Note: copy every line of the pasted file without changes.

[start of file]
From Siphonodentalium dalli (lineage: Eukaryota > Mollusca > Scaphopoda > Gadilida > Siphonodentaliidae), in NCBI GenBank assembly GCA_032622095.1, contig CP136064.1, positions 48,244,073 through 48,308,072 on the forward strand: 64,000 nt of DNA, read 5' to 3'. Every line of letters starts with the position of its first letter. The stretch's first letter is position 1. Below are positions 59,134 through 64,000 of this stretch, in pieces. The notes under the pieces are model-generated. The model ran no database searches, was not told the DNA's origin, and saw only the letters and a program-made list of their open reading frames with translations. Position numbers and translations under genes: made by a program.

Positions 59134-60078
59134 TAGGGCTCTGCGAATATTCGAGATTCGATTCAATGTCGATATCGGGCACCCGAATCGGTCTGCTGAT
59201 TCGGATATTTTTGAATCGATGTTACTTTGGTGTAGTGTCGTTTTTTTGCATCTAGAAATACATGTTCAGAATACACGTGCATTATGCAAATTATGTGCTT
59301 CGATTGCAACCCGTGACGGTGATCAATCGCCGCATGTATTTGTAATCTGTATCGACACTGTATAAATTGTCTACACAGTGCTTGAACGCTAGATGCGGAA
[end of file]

From Siphonodentalium dalli (lineage: Eukaryota > Mollusca > Scaphopoda > Gadilida > Siphonodentaliidae), in NCBI GenBank assembly GCA_032622095.1, contig CP136064.1, positions 48,244,073 through 48,308,072 on the forward strand: 64,000 nt of DNA, read 5' to 3'. Every line of letters starts with the position of its first letter. The stretch's first letter is position 1. Below are positions 59,134 through 64,000 of this stretch, in pieces. The notes under the pieces are model-generated. The model ran no database searches, was not told the DNA's origin, and saw only the letters and a program-made list of their open reading frames with translations. Position numbers and translations under genes: made by a program.

Positions 59134-60078
59134 TAGGGCTCTGCGAATATTCGAGATTCGATTCAATGTCGATATCGGGCACCCGAATCGGTCTGCTGAT
59201 TCGGATATTTTTGAATCGATGTTACTTTGGTGTAGTGTCGTTTTTTTGCATCTAGAAATACATGTTCAGAATACACGTGCATTATGCAAATTATGTGCTT
59301 CGATTGCAACCCGTGACGGTGATCAATCGCCGCATGTATTTGTAATCTGTATCGACACTGTATAAATTGTCTACACAGTGCTTGAACGCTAGATGCGGAA